If you are going to upload to YouTube, it only accepts standard 1080p quality videos so here are the maximum quality settings. There is a way 'apparently' to get around this, but I haven't tried it. Here’s the Call To Action Podcast settings:
Go to Menu button > Camera Icon > 2 > File Format and set to XAVC S HD >
then right below is the Record Setting > Set to 30p 50M (1080p at 30p is sufficient for a standstill podcast or live stream - this stands for Progressive and represents the number of frames per second - at 50M, which is the bitrate and essentially is they quality that your camera is capturing and storing your video. The higher the bitrate, the higher quality video. You could go lower to 24p 50M, but Call To Action is all about effective premium experience!)
If you are recording for YouTube, you’ll also want to switch the aspect ratio:
Go to Menu button > Camera Icon > 1 > Aspect Ratio 16:9
Step 3: Connect Sony a6300 4K Camera for Direct Capture to Laptop
Direct capture is wonderful for saving storage to your laptop rather than a hard drive. It’s more reliable and the better choice for podcasting and live-streaming. You are going to need a few pieces of hardware.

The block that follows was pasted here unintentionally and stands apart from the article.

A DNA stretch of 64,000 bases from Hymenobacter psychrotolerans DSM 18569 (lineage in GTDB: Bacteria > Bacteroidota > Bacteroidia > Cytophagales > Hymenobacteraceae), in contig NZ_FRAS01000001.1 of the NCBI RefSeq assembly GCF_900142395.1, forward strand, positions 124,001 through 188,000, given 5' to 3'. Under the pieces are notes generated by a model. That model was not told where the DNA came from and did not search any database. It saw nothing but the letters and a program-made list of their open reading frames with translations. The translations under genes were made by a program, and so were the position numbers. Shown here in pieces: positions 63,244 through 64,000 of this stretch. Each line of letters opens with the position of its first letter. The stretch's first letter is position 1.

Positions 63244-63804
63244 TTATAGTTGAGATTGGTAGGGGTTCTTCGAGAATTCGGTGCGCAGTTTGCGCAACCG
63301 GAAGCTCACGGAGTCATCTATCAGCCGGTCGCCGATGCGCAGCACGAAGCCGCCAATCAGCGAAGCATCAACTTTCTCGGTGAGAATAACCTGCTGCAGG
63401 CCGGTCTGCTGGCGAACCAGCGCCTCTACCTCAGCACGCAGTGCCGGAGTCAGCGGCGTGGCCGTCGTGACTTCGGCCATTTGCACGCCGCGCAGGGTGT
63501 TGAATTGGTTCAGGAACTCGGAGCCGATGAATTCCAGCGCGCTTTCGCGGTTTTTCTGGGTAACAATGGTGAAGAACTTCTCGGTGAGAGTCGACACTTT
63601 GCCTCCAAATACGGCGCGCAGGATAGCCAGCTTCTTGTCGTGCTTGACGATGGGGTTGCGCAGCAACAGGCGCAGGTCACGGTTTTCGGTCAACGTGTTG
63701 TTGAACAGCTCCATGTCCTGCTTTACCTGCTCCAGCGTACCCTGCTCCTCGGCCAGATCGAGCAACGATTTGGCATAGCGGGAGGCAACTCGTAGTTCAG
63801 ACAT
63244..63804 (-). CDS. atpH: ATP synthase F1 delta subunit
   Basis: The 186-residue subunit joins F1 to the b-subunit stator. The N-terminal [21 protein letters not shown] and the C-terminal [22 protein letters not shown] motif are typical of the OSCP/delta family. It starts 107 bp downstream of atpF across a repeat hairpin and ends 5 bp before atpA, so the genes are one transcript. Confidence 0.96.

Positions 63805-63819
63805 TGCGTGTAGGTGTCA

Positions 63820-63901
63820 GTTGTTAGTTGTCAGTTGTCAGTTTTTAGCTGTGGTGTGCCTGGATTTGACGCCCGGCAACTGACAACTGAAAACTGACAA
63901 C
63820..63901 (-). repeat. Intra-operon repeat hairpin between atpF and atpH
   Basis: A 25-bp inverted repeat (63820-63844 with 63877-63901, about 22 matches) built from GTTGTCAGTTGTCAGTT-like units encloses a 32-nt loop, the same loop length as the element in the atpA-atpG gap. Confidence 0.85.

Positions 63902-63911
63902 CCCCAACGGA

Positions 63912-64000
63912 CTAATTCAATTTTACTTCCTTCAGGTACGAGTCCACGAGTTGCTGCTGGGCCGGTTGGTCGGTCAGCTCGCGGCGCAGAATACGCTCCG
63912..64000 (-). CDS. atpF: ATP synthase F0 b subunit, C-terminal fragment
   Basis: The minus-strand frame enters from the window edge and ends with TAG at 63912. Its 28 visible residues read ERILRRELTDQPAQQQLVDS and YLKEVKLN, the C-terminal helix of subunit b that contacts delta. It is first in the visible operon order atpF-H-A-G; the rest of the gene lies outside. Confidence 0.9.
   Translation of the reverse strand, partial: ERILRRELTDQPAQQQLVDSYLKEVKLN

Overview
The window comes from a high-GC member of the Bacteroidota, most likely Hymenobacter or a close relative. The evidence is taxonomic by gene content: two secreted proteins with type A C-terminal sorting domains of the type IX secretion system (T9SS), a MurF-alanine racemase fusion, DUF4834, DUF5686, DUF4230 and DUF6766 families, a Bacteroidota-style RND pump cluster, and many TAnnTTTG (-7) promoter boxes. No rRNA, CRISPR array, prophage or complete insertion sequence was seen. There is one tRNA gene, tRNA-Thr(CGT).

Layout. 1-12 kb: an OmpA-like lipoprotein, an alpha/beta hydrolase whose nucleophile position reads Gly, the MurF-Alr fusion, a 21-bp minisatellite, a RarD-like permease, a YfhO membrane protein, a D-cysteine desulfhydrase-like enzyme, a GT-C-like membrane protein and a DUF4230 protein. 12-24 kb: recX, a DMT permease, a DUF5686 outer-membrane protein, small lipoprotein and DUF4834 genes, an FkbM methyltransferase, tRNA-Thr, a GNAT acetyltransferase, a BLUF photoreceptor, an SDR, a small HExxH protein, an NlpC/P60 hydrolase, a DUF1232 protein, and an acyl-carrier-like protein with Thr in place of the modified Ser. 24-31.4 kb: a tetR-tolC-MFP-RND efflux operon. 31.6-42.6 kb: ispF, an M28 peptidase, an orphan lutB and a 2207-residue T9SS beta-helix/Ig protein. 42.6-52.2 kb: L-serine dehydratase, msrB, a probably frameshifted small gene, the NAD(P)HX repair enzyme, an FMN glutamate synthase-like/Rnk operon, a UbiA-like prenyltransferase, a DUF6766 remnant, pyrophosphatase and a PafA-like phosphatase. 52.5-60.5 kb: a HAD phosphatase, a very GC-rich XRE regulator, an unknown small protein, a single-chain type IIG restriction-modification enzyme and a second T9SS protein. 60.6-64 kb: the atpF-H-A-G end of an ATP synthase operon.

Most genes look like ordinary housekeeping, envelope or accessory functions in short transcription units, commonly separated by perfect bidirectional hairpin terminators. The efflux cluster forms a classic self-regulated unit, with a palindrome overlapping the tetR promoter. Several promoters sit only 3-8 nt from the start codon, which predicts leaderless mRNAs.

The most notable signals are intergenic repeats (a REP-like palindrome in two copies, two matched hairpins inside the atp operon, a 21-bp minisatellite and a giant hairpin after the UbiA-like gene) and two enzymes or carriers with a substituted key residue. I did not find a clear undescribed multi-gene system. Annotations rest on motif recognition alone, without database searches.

1. We use a Magewell to USB Capture Dongle ($299) - the Magewell is a vital component to getting the video onto your laptop computer. Th video signal needs to be converted to a format acceptable to your laptop. There are cheaper options like the Elgato Cam Link ($110), but we use a much higher quality Dongle 2. ‘Micro’ (NOT ‘Mini’) HDMI to full HDMI cable that will run from the Magewell to your Sony camera 3. MacBook Pro (or whatever laptop you’ll be using)
Optional Hardware for the Professional Look
1. Zomei Tripod Q555 ($65) 2. Gobe Neutral Density Filter ($53) 3. Neewer 660 2- Pack LED Panel Lights ($158)
Optional Audio Equipment for Professional Sound (we will be posting a blog on audio engineering for podcasting or live streaming like a pro)
1. Rode Anniversary Condenser Microphone ($212) 2. Blue Compass Boom Arm ($99) 3. Behringer Audio Interface 4 Channel ($135) - even if you have one host and one guest, just get the 4 channel ‘incase’ you get a third or forth person.
Simply connect the Micro HDMI into the Sony a6300, the full HDMI side into the Magewell Dongle, the USB that comes with the Magewell from the Dongle to your computer (if you have a new MacBook with a USB C - thanks Tim Cook - you’ll need to but USB 3 to USB C converters for $3), and this leads to the last step…
Step 4: Quicktime or Skype To Video Capture
Now that you have your camera connected, turned on and ready for recording the final step is to use the free software you already have on you MacBook Pro, Air, etc. All you need to do is open Quicktime or Skype:
Go to File > New Movie Recording >
Then click the arrow to the right of the ‘Red Record’ button and set Camera to the HDMI Capture, which is your Sony a6300 input and you’re good to go!
It is that easy. We are going to be posting a YouTube video with a step-by-step visual how to do all of this and will be uploading that soon. For now, you’re all set and if you have any questions, feel free to email us at firstname.lastname@example.org.
A little bit of technique and preparedness goes a long way. I've made all of these mistakes so you don't have to.